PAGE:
Google and Square launch new credit card processing trials
May 27, 2011
By: Joe Taylor Jr.
Credit card issuers and consumers could shape the next generation of retail payment technology in the cafes and clothing shops of San Francisco, according to industry observers.
A Wall Street Journal report suggests that Google will launch trials of a new payment system that allows customers to wave their smart phones at sophisticated cash registers in lieu of swiping their credit cards. This "near field communication" technology already exists in some phones powered by Google's Android operating system. Sources indicated that the online giant would test the system this summer with transactions for Macy's, Subway, and American Eagle Outfitters in the Bay Area.
Square introduces virtual tabs
Meanwhile, another San Francisco startup launched trials of its own alternative to physical credit cards. Square, a company launched by Twitter co-founder Jack Dorsey, released a new version of its credit card processing system this month. In addition to letting merchants swipe credit cards through its iconic magnetic stripe readers, Square now allows customers to set up virtual "tabs" at their favorite stores and cafes.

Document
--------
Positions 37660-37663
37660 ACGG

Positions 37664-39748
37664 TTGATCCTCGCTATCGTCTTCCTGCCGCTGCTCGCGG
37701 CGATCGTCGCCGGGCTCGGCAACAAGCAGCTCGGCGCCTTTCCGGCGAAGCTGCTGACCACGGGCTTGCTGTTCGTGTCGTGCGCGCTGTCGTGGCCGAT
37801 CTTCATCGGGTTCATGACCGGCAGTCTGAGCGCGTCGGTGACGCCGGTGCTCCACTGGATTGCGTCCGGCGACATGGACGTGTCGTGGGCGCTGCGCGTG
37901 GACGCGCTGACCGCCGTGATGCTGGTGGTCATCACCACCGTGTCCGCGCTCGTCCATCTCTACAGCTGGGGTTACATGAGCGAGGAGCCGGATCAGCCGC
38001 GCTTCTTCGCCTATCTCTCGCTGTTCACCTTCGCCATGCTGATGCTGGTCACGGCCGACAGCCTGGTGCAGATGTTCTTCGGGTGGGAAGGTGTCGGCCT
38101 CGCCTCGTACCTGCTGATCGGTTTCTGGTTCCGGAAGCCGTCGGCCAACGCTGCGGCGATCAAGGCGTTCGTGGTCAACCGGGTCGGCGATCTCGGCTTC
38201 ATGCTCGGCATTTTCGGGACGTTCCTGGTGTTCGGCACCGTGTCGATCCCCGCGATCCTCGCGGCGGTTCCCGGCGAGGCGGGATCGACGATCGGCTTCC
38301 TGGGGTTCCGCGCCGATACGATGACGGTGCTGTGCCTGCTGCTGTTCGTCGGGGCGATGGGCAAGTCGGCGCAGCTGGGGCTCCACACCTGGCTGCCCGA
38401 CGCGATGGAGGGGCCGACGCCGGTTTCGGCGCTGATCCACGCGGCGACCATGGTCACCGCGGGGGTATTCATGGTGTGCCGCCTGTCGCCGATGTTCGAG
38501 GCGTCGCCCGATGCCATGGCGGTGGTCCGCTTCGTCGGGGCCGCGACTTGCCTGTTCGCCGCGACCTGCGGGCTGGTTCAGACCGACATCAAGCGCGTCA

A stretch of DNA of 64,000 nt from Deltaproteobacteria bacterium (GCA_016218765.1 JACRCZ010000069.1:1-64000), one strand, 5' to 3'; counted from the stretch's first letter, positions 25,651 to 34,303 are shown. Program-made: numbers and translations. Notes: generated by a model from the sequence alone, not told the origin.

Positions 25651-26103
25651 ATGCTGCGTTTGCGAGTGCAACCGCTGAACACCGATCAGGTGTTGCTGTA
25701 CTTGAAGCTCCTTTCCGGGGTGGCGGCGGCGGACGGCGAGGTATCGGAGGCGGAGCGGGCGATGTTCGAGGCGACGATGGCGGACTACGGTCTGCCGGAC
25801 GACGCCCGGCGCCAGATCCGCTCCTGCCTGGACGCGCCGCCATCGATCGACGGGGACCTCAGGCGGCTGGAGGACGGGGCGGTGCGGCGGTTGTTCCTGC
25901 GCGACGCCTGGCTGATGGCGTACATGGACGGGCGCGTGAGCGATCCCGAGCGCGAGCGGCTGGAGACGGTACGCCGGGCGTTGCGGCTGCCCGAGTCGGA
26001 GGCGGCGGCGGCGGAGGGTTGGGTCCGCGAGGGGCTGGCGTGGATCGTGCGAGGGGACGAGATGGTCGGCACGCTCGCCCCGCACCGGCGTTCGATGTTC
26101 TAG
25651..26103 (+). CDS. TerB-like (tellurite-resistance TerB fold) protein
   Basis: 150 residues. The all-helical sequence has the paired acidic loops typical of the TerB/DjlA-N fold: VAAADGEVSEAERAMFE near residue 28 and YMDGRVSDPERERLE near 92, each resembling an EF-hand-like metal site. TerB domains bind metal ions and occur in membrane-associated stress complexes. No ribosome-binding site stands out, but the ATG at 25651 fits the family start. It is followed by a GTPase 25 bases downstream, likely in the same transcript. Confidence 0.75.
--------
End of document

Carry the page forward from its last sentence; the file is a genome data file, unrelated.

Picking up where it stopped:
Upon recognizing a regular customer with at least one previous Square transaction, merchants can add small purchases to tabs by matching a customer's name and face to their stored profile. Purchased amounts settle to credit cards on file with Square's secure servers. The company has signed up a few dozen merchants around San Francisco to test the service before a planned, nationwide rollout.
Looking beyond the plastic
Both technologies hint at a future where credit card accounts and features matter more than the presence of a physical card. Banks and payment networks like the ideas behind alternative payment systems, especially those that won't rely as much on expensive manufacturing and fulfillment services.
For instance, a traveler who loses an NFC-equipped wireless phone can invalidate that unit's payment information remotely when picking up a replacement device from a neighborhood electronics store. Likewise, lenders can issue virtual credit card numbers instantly for use with transaction platforms, like Square or PayPal. Banking industry insiders expect to watch both field trials closely throughout the summer.